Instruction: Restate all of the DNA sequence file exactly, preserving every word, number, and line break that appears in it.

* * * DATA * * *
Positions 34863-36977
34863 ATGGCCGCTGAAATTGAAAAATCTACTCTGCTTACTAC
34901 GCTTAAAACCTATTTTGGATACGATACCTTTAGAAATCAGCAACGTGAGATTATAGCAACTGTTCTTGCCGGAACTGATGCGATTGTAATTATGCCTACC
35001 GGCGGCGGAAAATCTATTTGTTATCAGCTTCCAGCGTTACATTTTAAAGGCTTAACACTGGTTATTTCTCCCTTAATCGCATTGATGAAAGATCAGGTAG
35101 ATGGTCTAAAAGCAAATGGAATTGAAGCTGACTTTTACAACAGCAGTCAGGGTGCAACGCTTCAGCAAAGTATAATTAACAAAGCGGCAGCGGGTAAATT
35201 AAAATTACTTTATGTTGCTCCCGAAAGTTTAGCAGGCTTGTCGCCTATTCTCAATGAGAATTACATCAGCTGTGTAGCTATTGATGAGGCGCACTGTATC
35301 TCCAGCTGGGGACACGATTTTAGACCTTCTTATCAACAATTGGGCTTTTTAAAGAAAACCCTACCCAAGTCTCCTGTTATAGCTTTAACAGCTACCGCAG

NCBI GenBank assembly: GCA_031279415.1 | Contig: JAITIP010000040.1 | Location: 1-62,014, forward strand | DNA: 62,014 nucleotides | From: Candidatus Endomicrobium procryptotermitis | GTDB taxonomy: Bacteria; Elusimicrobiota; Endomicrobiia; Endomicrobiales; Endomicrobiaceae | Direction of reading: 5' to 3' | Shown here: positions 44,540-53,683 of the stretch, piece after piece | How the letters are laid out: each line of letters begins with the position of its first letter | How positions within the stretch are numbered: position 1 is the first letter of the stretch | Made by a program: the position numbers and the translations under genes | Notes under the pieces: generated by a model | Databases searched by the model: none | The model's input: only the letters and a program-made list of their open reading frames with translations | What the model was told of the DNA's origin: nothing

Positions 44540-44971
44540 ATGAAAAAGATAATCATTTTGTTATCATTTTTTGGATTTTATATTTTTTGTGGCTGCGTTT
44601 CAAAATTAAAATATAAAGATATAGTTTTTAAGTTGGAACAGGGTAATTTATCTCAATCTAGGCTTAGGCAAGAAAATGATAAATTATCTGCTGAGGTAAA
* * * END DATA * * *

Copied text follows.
Positions 34863-36977
34863 ATGGCCGCTGAAATTGAAAAATCTACTCTGCTTACTAC
34901 GCTTAAAACCTATTTTGGATACGATACCTTTAGAAATCAGCAACGTGAGATTATAGCAACTGTTCTTGCCGGAACTGATGCGATTGTAATTATGCCTACC
35001 GGCGGCGGAAAATCTATTTGTTATCAGCTTCCAGCGTTACATTTTAAAGGCTTAACACTGGTTATTTCTCCCTTAATCGCATTGATGAAAGATCAGGTAG
35101 ATGGTCTAAAAGCAAATGGAATTGAAGCTGACTTTTACAACAGCAGTCAGGGTGCAACGCTTCAGCAAAGTATAATTAACAAAGCGGCAGCGGGTAAATT
35201 AAAATTACTTTATGTTGCTCCCGAAAGTTTAGCAGGCTTGTCGCCTATTCTCAATGAGAATTACATCAGCTGTGTAGCTATTGATGAGGCGCACTGTATC
35301 TCCAGCTGGGGACACGATTTTAGACCTTCTTATCAACAATTGGGCTTTTTAAAGAAAACCCTACCCAAGTCTCCTGTTATAGCTTTAACAGCTACCGCAG

NCBI GenBank assembly: GCA_031279415.1 | Contig: JAITIP010000040.1 | Location: 1-62,014, forward strand | DNA: 62,014 nucleotides | From: Candidatus Endomicrobium procryptotermitis | GTDB taxonomy: Bacteria; Elusimicrobiota; Endomicrobiia; Endomicrobiales; Endomicrobiaceae | Direction of reading: 5' to 3' | Shown here: positions 44,540-53,683 of the stretch, piece after piece | How the letters are laid out: each line of letters begins with the position of its first letter | How positions within the stretch are numbered: position 1 is the first letter of the stretch | Made by a program: the position numbers and the translations under genes | Notes under the pieces: generated by a model | Databases searched by the model: none | The model's input: only the letters and a program-made list of their open reading frames with translations | What the model was told of the DNA's origin: nothing

Positions 44540-44971
44540 ATGAAAAAGATAATCATTTTGTTATCATTTTTTGGATTTTATATTTTTTGTGGCTGCGTTT
44601 CAAAATTAAAATATAAAGATATAGTTTTTAAGTTGGAACAGGGTAATTTATCTCAATCTAGGCTTAGGCAAGAAAATGATAAATTATCTGCTGAGGTAAA